The Birkebeiner races - the historical background
In the fall of 1930 author and forester, Haakon Lie, published an article launching the idea of a ski race in honor of the 1206 rescue of the 18 month old prince, Haakon Haakonsson.
Two years later - on January 10th 1932, 6 men - Fredrik Grundtvig, Agnar Renolen, Peder Olsen, Lars Høgvold, Halvor Kampen and Olaf Larsen, met on the mountain Raufjellet, and formally decided to arrange the very first Birkebeinerrennet. In 1032 147 men completed the then 59 km long trail - first among them was Trygve Beisvåg, finishing on a respectable 4:51:40
Following the death of the Norwegian king Haakon Sverresson, the two rivaling factions, the Baglers and the Birkebeiners, fought to gain control of the country.
To keep Haakon Sverressons son - Haakon Haakonsson, from being killed by the Baglers, and by that securing the throne, a small group of Birkebeiners brought prince Haakon and his mother, Inga, north. Just after New Years Eve 1206 the two best skiers - Torstein Skevla and Skjervald Skrukka, carrying the child, chose the route across the mountains separating Gudbrandsdalen and Østerdalen. It was a strenuous journey, but the young prince was brought to safety in Trondheim.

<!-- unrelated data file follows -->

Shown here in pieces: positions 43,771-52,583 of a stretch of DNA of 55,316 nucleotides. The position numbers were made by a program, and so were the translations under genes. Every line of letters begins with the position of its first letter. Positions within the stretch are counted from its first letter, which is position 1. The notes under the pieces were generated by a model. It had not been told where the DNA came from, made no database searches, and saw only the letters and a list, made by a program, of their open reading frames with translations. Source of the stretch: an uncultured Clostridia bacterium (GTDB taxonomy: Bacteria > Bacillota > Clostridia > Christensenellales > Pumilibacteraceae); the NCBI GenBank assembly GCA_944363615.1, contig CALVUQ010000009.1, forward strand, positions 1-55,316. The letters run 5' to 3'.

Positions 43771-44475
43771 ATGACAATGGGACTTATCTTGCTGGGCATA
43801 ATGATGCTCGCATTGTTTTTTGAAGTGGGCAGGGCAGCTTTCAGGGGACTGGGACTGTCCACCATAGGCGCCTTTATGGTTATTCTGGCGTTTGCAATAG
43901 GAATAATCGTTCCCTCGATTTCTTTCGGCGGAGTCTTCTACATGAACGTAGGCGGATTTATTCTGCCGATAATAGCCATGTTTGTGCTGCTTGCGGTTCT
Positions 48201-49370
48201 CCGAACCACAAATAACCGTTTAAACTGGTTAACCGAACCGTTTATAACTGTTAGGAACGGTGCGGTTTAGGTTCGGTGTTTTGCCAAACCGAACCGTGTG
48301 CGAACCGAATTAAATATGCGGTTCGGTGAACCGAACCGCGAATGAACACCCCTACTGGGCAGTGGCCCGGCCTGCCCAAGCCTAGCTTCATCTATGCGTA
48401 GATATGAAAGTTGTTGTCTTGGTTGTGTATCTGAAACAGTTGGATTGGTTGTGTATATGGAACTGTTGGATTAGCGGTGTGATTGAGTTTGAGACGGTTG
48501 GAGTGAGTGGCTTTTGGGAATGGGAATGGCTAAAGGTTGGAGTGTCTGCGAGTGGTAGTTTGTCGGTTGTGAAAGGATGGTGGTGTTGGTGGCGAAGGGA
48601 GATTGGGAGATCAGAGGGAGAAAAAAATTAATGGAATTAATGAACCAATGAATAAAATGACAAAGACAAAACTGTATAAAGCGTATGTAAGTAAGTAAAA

The prince grew to become the king who united Norway, after 1000 years of civil war, and led the country into its golden age during the Middle Ages.
The name Birkebeinere was given by the Baglers, and originally intended to be offensive - referring to their leggings of birch bark, indicating that they were poor and incapable. They proved the Baglers wrong, and today the name carries a sence of pride, strength and endurance - something thousands of people, participating in the historical race every year, keep striving for.